Question 4: How do we heal the divisions in the County?
Gabriel: with kindness; “we’re all human.” COVID eroded trust within the County, but we have to move forward and focus on problems we can solve. “Viable solutions from everybody will solve our problems.”
Orrill noted “we are all family and friends.” The answer was to find common ground and goals. “We can model that behavior.”
How can the Board of Supervisors facilitate conversations at its
Orrill said the public can interact with the Board within boundaries. She added the three-minute limit is standard among public agencies. “We have to be accessible, through e-mail and phone,” she added. She would hold quarterly town hall meetings. She has committed to walking her district one day a week to interact with citizens.
Gabriel agreed that communication with constituents was important and was committed to being available 24 hours a day, 365 days a year. “It’s important to know the concerns and opportunities available to our constituents.”
Question 5 focused on CalTrans’ North Sierra Highway project and helping citizens with exorbitant permit fees.
Gabriel said the intent of the highway project was to slow traffic and create a more pedestrian and bike friendly section of U.S. Hwy. 395. The activity is all on CalTrans right-of-way. He would help store owners navigate through the project.
Orrill said the project was out of the control of the County and CalTrans wasn’t accountable to anybody. She has spoken to residents and store owners and wants to know what the State will do to compensate those impacted. She added the County has the discretion to waive permits and that property owners should be compensated if they lose land.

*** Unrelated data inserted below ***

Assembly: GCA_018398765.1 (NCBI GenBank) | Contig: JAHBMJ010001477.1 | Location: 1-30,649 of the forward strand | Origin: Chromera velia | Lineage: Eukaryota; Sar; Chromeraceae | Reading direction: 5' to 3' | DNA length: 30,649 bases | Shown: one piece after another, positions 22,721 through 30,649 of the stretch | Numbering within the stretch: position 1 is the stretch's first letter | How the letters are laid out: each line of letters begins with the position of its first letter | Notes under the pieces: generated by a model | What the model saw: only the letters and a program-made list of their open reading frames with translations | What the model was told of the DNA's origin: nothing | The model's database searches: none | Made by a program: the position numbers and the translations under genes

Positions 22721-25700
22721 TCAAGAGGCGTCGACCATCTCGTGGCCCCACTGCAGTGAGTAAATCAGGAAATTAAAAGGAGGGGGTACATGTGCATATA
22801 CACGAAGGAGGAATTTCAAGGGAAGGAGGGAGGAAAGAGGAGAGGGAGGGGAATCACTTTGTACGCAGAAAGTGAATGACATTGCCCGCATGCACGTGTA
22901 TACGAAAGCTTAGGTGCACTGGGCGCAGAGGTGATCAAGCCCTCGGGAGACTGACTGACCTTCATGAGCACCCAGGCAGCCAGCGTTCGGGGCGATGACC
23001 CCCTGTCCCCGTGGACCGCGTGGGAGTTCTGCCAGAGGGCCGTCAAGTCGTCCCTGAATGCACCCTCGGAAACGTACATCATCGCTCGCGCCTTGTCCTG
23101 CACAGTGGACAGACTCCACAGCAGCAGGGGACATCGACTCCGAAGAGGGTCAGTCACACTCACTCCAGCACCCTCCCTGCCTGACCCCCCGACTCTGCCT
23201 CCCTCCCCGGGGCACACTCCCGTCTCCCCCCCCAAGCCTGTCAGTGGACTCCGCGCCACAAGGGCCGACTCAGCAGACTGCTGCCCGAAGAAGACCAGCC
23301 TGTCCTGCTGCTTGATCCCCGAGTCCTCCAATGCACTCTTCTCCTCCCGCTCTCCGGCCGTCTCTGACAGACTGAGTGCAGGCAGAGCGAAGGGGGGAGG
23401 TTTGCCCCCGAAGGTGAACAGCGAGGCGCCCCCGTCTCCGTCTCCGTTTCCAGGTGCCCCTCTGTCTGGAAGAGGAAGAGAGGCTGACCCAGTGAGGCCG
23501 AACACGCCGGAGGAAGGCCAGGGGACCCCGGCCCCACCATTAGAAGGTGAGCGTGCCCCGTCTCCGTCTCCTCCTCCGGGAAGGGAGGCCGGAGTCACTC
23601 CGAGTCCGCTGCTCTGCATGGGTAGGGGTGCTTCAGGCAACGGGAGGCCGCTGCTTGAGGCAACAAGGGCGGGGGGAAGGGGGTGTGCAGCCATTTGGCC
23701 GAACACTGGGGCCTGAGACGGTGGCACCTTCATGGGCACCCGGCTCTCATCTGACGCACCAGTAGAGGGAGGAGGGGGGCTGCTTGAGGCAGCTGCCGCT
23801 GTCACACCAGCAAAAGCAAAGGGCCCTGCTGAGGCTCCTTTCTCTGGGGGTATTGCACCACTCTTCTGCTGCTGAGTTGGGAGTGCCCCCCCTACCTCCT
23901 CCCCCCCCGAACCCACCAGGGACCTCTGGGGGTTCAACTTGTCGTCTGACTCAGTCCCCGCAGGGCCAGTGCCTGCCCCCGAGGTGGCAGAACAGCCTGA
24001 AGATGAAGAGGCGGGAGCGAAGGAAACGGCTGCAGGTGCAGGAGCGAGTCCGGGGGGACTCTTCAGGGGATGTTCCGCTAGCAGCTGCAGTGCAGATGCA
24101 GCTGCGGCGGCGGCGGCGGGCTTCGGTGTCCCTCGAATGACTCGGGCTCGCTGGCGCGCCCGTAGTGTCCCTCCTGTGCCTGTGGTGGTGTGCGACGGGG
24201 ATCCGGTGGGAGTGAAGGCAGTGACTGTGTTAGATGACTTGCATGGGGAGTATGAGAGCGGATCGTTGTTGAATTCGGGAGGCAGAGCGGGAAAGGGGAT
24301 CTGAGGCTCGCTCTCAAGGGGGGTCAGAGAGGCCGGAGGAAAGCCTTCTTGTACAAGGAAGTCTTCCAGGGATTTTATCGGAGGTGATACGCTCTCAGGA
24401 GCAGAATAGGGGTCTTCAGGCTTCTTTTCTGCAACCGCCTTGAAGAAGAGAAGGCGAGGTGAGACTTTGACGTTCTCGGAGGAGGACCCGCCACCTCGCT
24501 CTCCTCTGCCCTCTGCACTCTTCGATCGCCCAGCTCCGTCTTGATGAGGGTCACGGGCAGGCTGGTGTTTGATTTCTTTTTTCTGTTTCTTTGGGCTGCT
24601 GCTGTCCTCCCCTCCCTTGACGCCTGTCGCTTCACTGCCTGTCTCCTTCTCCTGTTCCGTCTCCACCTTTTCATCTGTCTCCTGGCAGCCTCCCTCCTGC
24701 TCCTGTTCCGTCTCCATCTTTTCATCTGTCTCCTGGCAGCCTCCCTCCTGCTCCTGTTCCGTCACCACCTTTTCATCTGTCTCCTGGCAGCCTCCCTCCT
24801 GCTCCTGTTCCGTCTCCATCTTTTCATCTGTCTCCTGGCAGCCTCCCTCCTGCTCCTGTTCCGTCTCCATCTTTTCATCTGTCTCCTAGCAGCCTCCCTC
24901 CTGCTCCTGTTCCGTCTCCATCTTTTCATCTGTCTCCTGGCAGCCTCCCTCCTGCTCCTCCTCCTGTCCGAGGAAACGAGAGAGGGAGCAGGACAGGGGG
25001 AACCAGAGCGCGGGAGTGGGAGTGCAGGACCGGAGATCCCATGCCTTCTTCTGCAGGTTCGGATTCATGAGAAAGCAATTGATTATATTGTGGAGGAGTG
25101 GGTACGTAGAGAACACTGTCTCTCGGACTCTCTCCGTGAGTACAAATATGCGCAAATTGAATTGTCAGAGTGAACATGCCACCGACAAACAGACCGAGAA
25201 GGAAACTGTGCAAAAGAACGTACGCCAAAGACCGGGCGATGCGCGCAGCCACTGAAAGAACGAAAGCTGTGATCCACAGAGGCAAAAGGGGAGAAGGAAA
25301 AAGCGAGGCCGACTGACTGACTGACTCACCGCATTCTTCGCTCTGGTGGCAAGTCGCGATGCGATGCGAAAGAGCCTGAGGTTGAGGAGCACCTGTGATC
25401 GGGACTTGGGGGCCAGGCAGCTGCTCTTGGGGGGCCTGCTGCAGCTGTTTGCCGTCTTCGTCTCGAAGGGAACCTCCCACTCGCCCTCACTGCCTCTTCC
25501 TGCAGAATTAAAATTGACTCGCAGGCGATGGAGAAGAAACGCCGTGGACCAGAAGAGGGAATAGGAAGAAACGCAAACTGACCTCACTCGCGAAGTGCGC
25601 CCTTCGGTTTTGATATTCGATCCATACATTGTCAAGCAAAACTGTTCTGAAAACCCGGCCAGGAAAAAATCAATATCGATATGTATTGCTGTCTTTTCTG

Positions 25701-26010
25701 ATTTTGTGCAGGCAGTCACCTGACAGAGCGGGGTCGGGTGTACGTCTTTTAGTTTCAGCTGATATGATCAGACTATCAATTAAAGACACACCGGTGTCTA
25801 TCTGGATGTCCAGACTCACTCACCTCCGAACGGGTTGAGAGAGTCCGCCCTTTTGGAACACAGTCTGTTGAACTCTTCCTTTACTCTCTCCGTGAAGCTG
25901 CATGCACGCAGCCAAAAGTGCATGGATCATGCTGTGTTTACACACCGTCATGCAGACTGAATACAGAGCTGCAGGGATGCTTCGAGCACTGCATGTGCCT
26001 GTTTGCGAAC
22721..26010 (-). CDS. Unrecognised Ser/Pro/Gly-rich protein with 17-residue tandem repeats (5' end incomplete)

Question 6: What efforts would you make for Wounded Warrior accessible recreation?
Orrill looks forward to the project on the Owens River being completed. She noted the Bishop Chamber is working on destination development, but the Supervisors’ job is to look at the County as a whole.
Gabriel: COVID overloaded our area. He noted Mammoth’s Camp Like a Pro program that addressed some of those issues.
Question 7: How would you facilitate the County’s recreational needs?
Gabriel said recreation and tourism were critical to the County and had to be looked at from a fiscal standpoint.
Orrill noted the County’s fish plants and campgrounds and the need to work with the Bureau of Land Management and the Inyo National Forest.
Question 8 focused on managing County resources: land and water.
Orrill would facilitate responsible management
Gabriel said education was important as was responsible stewardship. He mentioned the ESIC took fourth graders to Rock Creek to build water sheds.